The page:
also scattered across northern England and Wales. Invariably isolated and usually offering little more than sleeping bunks and a roof, bothies are not meant for comfort, but with a bit of preparation you can bring your comfort with you. And there is no better way to experience the spectacular wildness of the Highlands. Smoke is rising from Peanmeanach bothy as we cross a final grassy fen and draw near. Alex and James, university students from Gloucester, have found wood and built a small fire. They welcome us inside. You can’t book a bothy – anyone has the right to shelter. Parties of more than five are forbidden, but space should be made for smaller groups. If you’re arriving late to a popular bothy, a tent could save you an uncomfortable night, but bothy etiquette is to make room no matter how full. We trade whisky for crisps and biscuits, hang wet clothing by the fire and devour our deli-bought chicken and rice before retiring upstairs, where we have the cosy attic to ourselves. The next morning we say our goodbyes and hike back to our car to catch the ferry at Mallaig. There are more than 700 Scottish islands of various sizes, but we’re heading to the second largest by area and fourth by population: the Isle of Skye. Since 1995 a bridge has connected Skye to the mainland at Kyle of Lochalsh. It’s only a short drive north, but I feel an island loses something if you don’t arrive by boat. It was the supreme seafarers, the Vikings, who named this island Skuy, or ‘mist’, and it is misty as we chug across the channel, an enormous rainbow dwarfing a sailboat off the starboard bow. The ferry is packed, and we’ve heard that accommodation on the island is hard to find. Scotland has become increasingly popular in recent years – in 2017 it was voted the most beautiful country in the world in a survey by Rough Guides. With its wild coves and misty peaks, Skye is rightly a gem in that crown. The locals also think highly of it: a 2016 UK real-estate survey ranked it the most desirable place to live in Britain. Most visitors converge on Skye’s three main attractions: the north-eastern rock formations of the Quiraing and the Old Man of Storr; and a string of waterfalls near the centre of the island called the Fairy Pools. The queue of cars from the ferry seems headed that way. We peel
away from them and turn off towards our second bothy in the south. The Scots, they say, can really tell a joke – a sense of humour’s inevitable, perhaps, when your national stereotypes also include stinginess, deep-fried everything and bagpipes. Even so, it takes a special kind of levity to enshrine the unicorn as your official national animal. It’s been amusing me since I came across the fact while Googling in the car. Now, high up on the hiking trail, with the trinkets and tourists far behind, a beam of golden light lances through the clouds into Camasunary Bay below. And it suddenly seems plausible that the country’s myths and legends could be real. From lesserknown kelpies and selkies (supernatural water horses and shape-shifting seals) to the world-famous Loch Ness Monster, why not the unicorn as your official beast? Landscapes like this are fertile ground for the imagination. Camasunary is as charming as Peanmeanach. Three Dutch hikers arrive as we reach the bothy door, and then a Scottish family, wild-camping up the beach, pop in for some tea. Beyond that, the sheep-scattered bay is ours, and after exploring until sunset we grab a deck of cards left by a previous hiker and play by candlelight into the night. We leave unhurried the next day and take a meandering, scenic drive. Our final bothy is way up on Skye’s northernmost tip; the hike in is short and easy – and we are rewarded with the best views of the journey so far. The Lookout bothy was once just that – a coastguard lookout that monitored the stormy shipping lanes north of Skye. The visitors’ book is full of whale and dolphin sightings, and someone has left binoculars and a marine-animals chart. Despite much hopeful searching, we don’t spot anything, but as the light fails, so the lighthouses flash; I count more than a dozen blinking away in the deepening night. Back in Edinburgh, I’m on a final mission: a search for Scotland’s most artery-clogging meal. Deep-fried anything (think pizza and chocolate bars) is supposed to be ubiquitous, but central Edinburgh is apparently too hip for that these days. Besides, my partner is unconvinced, so instead we tuck into one delicious meal after the other; this city is saturated with cheesemongers and artisanal delis, wine bars and cosy restaurants. After five nights of camping meals, we’re only too happy to feast on good food and then hit the streets to walk some more. Although far from the Highlands, a sense of the mythical remains in the city. Every skyline seems to sport a gargoyle and at every turn Edinburgh Castle towers over all. It’s no wonder JK Rowling’s Harry Potter sprang from these streets. I suppose anything seems possible when your national animal’s a unicorn. And that screeching on the bridge at pine-clad Loch Nan Uamh? That must have been the train to Hogwarts, after all.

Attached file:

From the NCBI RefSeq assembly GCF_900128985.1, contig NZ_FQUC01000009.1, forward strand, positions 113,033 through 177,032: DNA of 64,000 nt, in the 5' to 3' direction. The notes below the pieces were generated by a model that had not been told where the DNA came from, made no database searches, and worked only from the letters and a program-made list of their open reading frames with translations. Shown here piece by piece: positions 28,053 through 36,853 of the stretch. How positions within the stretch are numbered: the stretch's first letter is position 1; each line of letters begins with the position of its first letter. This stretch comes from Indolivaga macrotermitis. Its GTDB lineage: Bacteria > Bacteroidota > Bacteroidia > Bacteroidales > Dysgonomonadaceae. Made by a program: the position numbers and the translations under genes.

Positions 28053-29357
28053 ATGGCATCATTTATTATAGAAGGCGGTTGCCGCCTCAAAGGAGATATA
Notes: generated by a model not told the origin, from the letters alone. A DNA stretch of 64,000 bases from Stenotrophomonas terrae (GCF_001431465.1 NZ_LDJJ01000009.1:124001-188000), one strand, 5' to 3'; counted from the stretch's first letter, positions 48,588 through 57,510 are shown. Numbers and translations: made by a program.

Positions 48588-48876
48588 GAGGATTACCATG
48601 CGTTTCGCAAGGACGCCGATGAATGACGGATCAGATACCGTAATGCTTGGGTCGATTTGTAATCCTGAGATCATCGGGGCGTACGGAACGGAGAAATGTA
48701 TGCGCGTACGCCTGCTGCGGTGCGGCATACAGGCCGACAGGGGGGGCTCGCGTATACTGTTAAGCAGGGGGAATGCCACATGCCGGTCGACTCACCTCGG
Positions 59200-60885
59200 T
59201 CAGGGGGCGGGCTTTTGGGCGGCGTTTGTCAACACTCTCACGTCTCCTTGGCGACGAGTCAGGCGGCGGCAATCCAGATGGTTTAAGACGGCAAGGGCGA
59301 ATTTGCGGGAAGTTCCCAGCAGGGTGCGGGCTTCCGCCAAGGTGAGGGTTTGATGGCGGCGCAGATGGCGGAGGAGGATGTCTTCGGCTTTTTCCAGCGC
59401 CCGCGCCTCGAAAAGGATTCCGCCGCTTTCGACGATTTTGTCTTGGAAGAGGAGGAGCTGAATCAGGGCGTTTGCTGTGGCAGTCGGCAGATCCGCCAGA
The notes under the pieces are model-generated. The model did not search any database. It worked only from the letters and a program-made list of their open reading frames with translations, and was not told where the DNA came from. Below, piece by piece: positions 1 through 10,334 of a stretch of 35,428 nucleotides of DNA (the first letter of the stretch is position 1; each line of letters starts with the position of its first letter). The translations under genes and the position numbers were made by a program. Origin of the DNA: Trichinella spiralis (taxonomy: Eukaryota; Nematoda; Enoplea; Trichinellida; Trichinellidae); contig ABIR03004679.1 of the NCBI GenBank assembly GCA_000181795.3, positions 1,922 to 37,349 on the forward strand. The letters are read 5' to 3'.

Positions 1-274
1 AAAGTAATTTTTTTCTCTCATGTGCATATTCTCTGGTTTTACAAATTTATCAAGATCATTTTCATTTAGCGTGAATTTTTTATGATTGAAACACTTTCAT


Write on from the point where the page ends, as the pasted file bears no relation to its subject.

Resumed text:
LEFT Boats await the tide on Scotland’s west coast. OPPOSITE The tiny Lookout bothy has fantastic cliff-top views across the North Minch channel. Kind hikers have left binoculars for whale and dolphin spotting.
The 10pm sun sets slowly over Camasunary Bay, where sheep graze on the shore and a welcoming bothy provides shelter.
FROM LEFT Talisker is the oldest singlemalt distillery on the Scottish coastline; the view from Lookout bothy towards the Outer Hebrides isle of North Uist.